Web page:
My colleague Buck Kline, at the Virginia Department of Forestry, attended the Wildlife Habitat Council 1st Ecosystem Services conference last week in Maryland. He just forwarded me his speaker’s notes for Sally Collins’s presentation. Sally Collins, as folks may know, is the new Director of the USDA Office of Ecosystem Services and Markets. Ms. Collins’s […]

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Is Conserv Green Market Populism?

I was in my garden and was reflecting how the depleted soil from past years has been renewed with some half-baked cow manure from my buddy Tim Neale’s Beaver Creek Farm out on Mountain Track Road. My mind wandered to the briefing I gave yesterday to a local group on the idea of creating a […]

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Cities and the love of environmental assets

Yesterday I was doing some consulting work on trail development in Richmond, Virginia. I had the pleasure of working for Richmond for a few months and during that time became a huge fan of the City—its architecture, topography, and river. I think that the future may be bright for Richmonders if they broaden their concerns […]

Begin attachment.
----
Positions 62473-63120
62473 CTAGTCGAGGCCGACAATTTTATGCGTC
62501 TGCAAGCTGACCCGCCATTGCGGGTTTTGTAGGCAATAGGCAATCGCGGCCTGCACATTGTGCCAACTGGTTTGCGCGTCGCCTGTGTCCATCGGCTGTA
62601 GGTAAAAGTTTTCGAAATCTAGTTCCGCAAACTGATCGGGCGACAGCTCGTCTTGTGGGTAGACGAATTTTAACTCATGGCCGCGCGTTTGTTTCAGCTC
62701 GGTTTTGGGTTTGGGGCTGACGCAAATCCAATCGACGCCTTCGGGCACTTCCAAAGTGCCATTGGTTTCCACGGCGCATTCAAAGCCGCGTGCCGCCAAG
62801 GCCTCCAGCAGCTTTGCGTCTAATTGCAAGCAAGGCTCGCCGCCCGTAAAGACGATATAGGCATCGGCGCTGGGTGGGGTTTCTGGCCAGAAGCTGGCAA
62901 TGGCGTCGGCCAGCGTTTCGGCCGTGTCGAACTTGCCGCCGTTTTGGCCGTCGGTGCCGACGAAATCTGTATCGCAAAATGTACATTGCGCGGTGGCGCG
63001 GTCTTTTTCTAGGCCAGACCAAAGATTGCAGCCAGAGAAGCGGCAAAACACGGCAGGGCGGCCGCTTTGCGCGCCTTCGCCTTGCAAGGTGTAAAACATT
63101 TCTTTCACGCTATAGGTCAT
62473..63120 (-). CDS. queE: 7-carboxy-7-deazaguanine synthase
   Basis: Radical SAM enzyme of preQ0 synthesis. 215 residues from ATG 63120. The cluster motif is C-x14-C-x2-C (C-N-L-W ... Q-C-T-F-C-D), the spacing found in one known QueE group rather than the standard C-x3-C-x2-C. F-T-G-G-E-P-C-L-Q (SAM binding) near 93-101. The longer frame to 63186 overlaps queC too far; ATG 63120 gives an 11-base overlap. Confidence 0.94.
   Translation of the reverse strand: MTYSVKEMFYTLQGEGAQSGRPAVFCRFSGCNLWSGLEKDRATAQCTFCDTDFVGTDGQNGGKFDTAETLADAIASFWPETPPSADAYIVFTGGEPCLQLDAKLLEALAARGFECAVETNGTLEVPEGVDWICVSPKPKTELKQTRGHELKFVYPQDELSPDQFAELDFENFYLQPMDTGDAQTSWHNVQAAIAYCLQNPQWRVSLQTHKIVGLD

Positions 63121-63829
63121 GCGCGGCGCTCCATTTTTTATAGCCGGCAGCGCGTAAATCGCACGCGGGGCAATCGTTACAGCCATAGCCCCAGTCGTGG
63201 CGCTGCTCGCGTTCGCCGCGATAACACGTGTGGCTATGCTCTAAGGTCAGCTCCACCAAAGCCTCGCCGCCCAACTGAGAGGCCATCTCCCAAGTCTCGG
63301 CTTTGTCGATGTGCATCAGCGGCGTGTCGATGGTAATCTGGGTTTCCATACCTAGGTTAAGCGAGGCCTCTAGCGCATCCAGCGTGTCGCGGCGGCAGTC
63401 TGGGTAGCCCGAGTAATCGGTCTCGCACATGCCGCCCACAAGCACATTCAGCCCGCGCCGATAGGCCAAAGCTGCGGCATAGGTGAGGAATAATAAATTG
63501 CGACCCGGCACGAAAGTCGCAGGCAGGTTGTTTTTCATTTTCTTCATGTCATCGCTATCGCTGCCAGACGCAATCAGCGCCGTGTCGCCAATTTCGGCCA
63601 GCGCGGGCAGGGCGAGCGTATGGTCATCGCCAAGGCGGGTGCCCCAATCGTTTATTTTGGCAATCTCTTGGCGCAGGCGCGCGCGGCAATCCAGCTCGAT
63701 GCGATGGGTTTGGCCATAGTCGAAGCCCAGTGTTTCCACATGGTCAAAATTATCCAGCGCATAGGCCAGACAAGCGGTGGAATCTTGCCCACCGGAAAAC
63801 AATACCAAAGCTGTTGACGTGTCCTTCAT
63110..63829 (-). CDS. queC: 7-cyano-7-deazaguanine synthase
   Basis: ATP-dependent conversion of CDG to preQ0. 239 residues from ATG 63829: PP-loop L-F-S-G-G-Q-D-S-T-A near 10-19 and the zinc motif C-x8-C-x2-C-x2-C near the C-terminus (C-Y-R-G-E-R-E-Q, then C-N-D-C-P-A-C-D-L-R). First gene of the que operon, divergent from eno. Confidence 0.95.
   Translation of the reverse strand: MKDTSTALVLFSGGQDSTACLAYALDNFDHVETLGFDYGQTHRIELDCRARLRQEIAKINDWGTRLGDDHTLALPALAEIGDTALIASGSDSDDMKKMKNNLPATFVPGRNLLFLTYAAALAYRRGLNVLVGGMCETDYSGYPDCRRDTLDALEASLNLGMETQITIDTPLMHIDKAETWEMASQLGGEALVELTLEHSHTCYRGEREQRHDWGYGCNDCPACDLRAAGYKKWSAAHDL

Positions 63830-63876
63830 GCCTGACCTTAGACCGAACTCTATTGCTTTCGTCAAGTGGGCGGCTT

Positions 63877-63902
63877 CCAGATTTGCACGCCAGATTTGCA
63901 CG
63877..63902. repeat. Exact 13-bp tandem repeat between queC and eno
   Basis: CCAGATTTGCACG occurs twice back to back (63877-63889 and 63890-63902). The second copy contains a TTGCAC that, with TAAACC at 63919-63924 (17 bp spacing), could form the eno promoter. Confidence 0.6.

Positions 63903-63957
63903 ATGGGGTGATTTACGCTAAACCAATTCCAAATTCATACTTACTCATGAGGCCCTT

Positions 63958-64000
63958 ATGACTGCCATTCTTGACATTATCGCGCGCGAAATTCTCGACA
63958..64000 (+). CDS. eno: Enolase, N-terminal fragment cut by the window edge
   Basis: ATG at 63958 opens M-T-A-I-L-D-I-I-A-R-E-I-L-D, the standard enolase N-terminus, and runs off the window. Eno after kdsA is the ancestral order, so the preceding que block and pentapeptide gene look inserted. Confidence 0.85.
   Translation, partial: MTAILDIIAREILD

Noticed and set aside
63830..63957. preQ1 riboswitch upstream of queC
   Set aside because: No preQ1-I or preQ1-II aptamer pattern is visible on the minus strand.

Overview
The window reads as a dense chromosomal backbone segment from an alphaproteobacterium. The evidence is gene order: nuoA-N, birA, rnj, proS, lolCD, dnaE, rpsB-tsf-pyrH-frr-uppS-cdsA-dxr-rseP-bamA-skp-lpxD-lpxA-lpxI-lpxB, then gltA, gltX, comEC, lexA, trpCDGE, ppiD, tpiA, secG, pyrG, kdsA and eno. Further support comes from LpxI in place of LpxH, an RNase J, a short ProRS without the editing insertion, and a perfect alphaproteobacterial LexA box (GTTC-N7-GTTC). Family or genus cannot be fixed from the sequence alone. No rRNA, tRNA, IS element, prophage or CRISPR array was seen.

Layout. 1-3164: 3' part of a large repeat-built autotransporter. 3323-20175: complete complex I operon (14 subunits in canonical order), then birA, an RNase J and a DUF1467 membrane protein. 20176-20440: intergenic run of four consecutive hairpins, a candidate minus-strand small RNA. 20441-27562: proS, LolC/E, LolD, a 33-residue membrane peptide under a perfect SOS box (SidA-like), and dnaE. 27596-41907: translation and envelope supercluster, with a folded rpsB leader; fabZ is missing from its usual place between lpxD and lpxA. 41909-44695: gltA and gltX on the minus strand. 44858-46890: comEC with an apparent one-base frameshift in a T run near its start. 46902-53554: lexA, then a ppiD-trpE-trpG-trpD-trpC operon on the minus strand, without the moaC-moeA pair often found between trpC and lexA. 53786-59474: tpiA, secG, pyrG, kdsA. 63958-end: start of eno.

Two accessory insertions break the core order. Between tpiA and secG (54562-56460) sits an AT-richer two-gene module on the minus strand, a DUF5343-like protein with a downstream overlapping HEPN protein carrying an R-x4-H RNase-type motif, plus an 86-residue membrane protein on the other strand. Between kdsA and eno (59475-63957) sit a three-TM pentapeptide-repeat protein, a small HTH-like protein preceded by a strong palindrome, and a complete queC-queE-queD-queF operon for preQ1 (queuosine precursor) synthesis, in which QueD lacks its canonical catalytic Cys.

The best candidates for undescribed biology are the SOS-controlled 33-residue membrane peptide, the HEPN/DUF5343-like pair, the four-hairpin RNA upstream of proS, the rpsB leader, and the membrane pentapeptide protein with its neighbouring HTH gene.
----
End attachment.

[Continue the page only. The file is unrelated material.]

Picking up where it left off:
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The next evolution of Deep Green

In the last post of this five-part series on Deep Green Classifieds, I will offer a Vision for a new type of conservation to begin. This vision is based on the following cultural changes now taking place here in the U.S. perhaps and to varying degrees in some other industrialized countries worldwide: the rise of […]

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How to use Deep Green Classifieds

We are still working out bugs in the classifieds so, please, bear with us. For now, here are the steps to post an ad: 1. Click on “Deep Green Classifieds” at the top of the homepage. 2. Click on one of the categories on the right hand side of the page. 3. Click on “Add […]

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Origins of Deep Green Classifieds

This week we will feature daily posts on Deep Green Classifieds, Conserv’s newest marketplace. Deep Green was launched last week along with an overall upgrade to Version IV of the site. The following are the themes for each article: Today – Origins and theory of Deep Green Tuesday – How to use Deep Green Wednesday […]

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A Chesapeake Bay Economy